… [S]earching through the archive was the pleasant aspect–not in the least because of Woolf’s complex and enveloping writing. Seeing how the contextual (diary, memoir, letters) reinforces and feeds into the textual (alternative editions) brings the outside into the world of fiction, in a peremptory invalidation of the Formalist notion of the literary work as a self-contained unit, an atemporal receptacle of definite meaning. The way in which the metatextual–Woolf’s own writings of literary criticism and the critics’ reviews—preexists and reflects To the Lighthouse illustrates Barthes’ theory of text as a reflection of the culture that constitutes it. … Another interesting insight that engaging with the digital archive reveals follows the differences between the manuscripts, note books, proof readings and the different editions. They account for the intricate process of thought that gives depth to the text, but also for the editorial choices that fashion the printed versions and the way they reflect back onto the initial draft. On one side, all these accidentals and substantive changes keep the text open, alive, becoming, but they also point to Michel Foucault’s definition of the author as the final product of a set of complex operations. Without publishing houses, editors and critics, there would not be a To the Lighthouse, nor a Virginia Woolf–an aspect that Lily Briscoe stands against and Orlando resigns to.
That the meaning of the text is subject to a constant enrichment by an active readership, thereby changing in step with the culture, is made obvious by our complex engagement with the text, mediated by a digital archive that, while expanding its limits, democratizes the access to primary sources otherwise out of reach for the general public and undergrads.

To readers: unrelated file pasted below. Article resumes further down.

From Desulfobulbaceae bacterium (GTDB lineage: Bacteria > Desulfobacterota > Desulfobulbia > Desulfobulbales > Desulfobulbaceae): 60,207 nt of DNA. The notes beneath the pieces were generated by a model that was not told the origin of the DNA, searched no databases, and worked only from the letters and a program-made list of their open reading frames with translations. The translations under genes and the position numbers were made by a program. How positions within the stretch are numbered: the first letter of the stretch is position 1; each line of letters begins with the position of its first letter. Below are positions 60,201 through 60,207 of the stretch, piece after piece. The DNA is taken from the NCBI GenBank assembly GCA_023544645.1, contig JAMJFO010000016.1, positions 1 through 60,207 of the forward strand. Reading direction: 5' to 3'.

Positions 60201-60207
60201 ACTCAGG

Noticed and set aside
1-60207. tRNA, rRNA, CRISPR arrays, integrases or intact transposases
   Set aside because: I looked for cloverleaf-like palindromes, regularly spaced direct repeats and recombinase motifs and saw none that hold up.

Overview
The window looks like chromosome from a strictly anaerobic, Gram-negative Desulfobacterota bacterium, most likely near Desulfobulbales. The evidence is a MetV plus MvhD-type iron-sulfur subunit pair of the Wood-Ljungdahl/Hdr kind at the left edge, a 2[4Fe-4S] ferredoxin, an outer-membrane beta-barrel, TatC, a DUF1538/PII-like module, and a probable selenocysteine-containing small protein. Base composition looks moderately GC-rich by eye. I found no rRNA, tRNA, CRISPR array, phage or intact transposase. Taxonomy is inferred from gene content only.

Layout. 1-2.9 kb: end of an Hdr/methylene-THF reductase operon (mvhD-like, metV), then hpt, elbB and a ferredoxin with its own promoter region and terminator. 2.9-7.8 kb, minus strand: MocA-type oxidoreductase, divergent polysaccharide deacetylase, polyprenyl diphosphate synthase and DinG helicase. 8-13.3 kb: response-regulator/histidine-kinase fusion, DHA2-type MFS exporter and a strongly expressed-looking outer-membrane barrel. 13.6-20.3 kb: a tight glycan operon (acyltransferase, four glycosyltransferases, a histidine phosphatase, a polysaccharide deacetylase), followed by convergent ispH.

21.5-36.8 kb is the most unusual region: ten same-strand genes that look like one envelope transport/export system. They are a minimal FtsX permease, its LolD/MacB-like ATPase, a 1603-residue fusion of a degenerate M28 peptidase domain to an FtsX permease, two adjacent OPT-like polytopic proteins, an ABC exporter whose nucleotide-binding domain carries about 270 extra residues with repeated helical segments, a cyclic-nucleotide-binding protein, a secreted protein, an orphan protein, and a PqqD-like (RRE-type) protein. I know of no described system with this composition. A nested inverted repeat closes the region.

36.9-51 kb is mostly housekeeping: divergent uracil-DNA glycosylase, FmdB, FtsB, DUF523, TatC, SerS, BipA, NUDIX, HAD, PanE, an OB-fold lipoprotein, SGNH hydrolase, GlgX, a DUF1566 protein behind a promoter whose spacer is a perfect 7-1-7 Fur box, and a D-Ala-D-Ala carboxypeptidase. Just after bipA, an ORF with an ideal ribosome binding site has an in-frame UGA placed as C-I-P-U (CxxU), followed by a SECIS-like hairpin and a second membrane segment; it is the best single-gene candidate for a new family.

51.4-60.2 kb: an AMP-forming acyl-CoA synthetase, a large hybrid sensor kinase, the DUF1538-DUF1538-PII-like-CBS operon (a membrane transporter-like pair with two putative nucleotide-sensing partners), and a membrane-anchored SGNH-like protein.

For my ‘pathway through the archive’ I focused (more or less) on painting and photograph. Sight is a major motif (motive, motor…) of the novel, and I wanted to use mentions of painting and photograph, in which visual images are created, destroyed, and reformed, to tease out some perspectives on that motif. I read To the Lighthouse as being primarily interested in how its characters work, try, fail, and succeed at sharing their internal feelings and their perceptions of the world. I believe this reading is given weight by the very prominent role of Lily Briscoe, who tries to commit her vision of the world to canvas. In this reading, the thread of vision and image is closely intertwined with the thread of communication and miscommunication. I offer a handful of interpretations throughout the assignment, but I’ve tried not to turn this into an essay or an analysis, just to sort of string a handful of pages together. I don’t have a grand unified theory of all these links, it’s just a curation of the motif.
Cristiana “Silence and Intertextuality”
Nina “Discourse on Male Ego and Identity”
Carl “Vision as Motif”
Greg “Discourse on Metaphysics”
Glenn “Discourses of Legacy”
Kyle “The Discourse of Traditionalism”